While you may support a number of causes in different ways (such as donating money or social sourcing), if you’re going to volunteer or raise funds for a cause, there can be great benefits in only raising funds for one charity at a time.
I hope that’s given you some ideas of how to choose a cause to support through your business. If you would like any help with this, you can book a strategy session with me here.
P.S. If you want to learn how to grow your business by incorporating fundraising into your marketing or business, check out The 90-Day Give-to-Profit Fundraising Challenge.
Often described as one of the most authentic and inspiring souls you can meet, Alisoun is on a mission to improve the lives of a million people – by making it easy for businesses to be a profitable force for good, and through her support of causes that tackle poverty, education and social justice.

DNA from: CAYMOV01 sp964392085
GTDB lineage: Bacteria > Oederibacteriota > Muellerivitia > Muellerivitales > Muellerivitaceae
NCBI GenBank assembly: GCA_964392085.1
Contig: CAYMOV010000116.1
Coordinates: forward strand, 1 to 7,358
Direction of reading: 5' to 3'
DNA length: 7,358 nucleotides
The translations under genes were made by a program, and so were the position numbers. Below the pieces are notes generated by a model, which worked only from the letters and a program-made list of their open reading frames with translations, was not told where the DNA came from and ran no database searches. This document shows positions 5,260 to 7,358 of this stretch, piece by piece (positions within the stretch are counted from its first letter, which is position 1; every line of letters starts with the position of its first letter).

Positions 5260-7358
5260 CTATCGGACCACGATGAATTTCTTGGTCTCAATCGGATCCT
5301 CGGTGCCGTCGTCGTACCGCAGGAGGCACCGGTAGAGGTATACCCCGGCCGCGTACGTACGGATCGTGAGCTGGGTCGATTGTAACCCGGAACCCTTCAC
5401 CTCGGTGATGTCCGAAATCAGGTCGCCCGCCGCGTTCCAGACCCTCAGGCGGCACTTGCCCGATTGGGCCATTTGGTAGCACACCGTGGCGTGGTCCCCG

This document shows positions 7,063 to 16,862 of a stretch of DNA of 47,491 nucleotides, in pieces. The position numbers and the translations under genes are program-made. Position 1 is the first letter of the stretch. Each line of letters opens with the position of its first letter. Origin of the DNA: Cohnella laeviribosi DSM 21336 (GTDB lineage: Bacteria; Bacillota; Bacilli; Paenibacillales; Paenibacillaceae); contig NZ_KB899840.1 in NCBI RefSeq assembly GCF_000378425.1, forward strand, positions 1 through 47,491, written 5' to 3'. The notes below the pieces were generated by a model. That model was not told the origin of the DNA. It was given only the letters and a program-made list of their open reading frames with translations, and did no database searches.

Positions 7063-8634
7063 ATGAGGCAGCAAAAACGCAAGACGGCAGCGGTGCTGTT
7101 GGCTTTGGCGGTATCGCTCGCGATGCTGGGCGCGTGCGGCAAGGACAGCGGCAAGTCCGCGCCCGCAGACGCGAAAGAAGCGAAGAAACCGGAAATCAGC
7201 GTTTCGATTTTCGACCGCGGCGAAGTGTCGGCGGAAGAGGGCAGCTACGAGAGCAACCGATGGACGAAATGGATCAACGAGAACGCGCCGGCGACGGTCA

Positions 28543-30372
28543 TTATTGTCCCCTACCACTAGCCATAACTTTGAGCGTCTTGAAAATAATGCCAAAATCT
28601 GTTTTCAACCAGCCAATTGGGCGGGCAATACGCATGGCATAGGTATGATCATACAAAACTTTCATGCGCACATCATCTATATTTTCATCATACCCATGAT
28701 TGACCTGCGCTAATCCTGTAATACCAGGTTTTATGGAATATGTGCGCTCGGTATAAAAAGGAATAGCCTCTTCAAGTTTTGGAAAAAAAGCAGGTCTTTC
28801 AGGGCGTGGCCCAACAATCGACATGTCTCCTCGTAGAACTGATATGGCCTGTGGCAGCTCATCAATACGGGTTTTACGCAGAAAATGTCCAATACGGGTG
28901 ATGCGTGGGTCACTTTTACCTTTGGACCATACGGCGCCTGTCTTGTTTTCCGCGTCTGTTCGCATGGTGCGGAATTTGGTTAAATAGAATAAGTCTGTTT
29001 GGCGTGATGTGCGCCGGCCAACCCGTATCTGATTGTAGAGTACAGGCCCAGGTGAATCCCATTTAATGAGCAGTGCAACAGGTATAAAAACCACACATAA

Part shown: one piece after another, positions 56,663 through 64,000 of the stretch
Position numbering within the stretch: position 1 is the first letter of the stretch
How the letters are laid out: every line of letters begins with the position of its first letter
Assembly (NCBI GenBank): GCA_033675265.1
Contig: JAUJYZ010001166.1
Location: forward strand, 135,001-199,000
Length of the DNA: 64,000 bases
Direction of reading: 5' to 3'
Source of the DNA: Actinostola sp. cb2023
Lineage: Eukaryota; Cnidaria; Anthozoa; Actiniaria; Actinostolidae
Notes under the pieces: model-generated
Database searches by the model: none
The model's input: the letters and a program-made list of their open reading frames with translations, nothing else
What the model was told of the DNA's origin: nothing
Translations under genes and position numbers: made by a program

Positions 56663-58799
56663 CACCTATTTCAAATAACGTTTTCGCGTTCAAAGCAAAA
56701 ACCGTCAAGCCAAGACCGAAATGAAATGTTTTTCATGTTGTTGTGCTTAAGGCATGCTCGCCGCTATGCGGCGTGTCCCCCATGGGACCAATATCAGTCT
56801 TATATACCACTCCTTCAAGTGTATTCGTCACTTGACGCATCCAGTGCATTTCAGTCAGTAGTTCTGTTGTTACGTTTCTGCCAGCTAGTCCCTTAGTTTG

Alisoun’s keynote talks, training, mentoring, and best-selling books Give-to-Profit: How to Grow Your Business by Supporting Charities and Social Causes and Heartatude: The 9 Principles of Heart-Centered Success have favorably changed the good fortune of thousands of people worldwide. She loves doing humanitarian work, fundraising and living by the beach in Scotland.
Alisoun is also the founder of an online business training academy and has written the following free resources:
- Ebook: 101 Ways To Attract Great Clients, With Heart, Integrity & Social Impact (click here)
- Ebook: 52 Ways to Raise Funds for Charities and Social Causes Through Your Business (click here)
- Ebook: The 9 Secrets to Signing Up Clients Without Selling (click here)
- The Online Course Creator Checklist – download here.
You can connect with Alisoun here:
- Alisoun’s website – www.alisoun.com
- Alisoun Mackenzie Facebook Fanpage – click HERE
- Give To Profit Facebook Fanpage – click HERE
- Linkedin – click HERE
- Twitter – @AlisounMac
- Youtube – click HERE.